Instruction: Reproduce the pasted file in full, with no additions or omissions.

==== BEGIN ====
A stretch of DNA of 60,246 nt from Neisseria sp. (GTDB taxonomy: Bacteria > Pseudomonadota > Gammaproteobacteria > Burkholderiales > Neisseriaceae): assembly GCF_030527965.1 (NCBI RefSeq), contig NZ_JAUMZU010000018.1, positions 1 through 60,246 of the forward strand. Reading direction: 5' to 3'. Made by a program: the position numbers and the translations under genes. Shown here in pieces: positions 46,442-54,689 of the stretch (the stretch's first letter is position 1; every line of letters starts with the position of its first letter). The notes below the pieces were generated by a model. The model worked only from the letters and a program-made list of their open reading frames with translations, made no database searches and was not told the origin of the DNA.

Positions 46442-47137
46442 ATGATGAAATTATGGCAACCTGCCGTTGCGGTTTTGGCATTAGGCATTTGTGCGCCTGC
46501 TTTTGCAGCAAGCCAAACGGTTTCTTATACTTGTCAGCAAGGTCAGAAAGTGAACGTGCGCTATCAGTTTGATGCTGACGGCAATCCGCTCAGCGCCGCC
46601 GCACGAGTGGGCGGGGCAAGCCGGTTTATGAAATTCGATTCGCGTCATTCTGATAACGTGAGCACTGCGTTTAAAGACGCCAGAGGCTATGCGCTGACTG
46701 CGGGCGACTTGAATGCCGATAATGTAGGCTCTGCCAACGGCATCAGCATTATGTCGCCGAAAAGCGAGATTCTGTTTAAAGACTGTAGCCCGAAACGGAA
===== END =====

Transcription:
A stretch of DNA of 60,246 nt from Neisseria sp. (GTDB taxonomy: Bacteria > Pseudomonadota > Gammaproteobacteria > Burkholderiales > Neisseriaceae): assembly GCF_030527965.1 (NCBI RefSeq), contig NZ_JAUMZU010000018.1, positions 1 through 60,246 of the forward strand. Reading direction: 5' to 3'. Made by a program: the position numbers and the translations under genes. Shown here in pieces: positions 46,442-54,689 of the stretch (the stretch's first letter is position 1; every line of letters starts with the position of its first letter). The notes below the pieces were generated by a model. The model worked only from the letters and a program-made list of their open reading frames with translations, made no database searches and was not told the origin of the DNA.

Positions 46442-47137
46442 ATGATGAAATTATGGCAACCTGCCGTTGCGGTTTTGGCATTAGGCATTTGTGCGCCTGC
46501 TTTTGCAGCAAGCCAAACGGTTTCTTATACTTGTCAGCAAGGTCAGAAAGTGAACGTGCGCTATCAGTTTGATGCTGACGGCAATCCGCTCAGCGCCGCC
46601 GCACGAGTGGGCGGGGCAAGCCGGTTTATGAAATTCGATTCGCGTCATTCTGATAACGTGAGCACTGCGTTTAAAGACGCCAGAGGCTATGCGCTGACTG
46701 CGGGCGACTTGAATGCCGATAATGTAGGCTCTGCCAACGGCATCAGCATTATGTCGCCGAAAAGCGAGATTCTGTTTAAAGACTGTAGCCCGAAACGGAA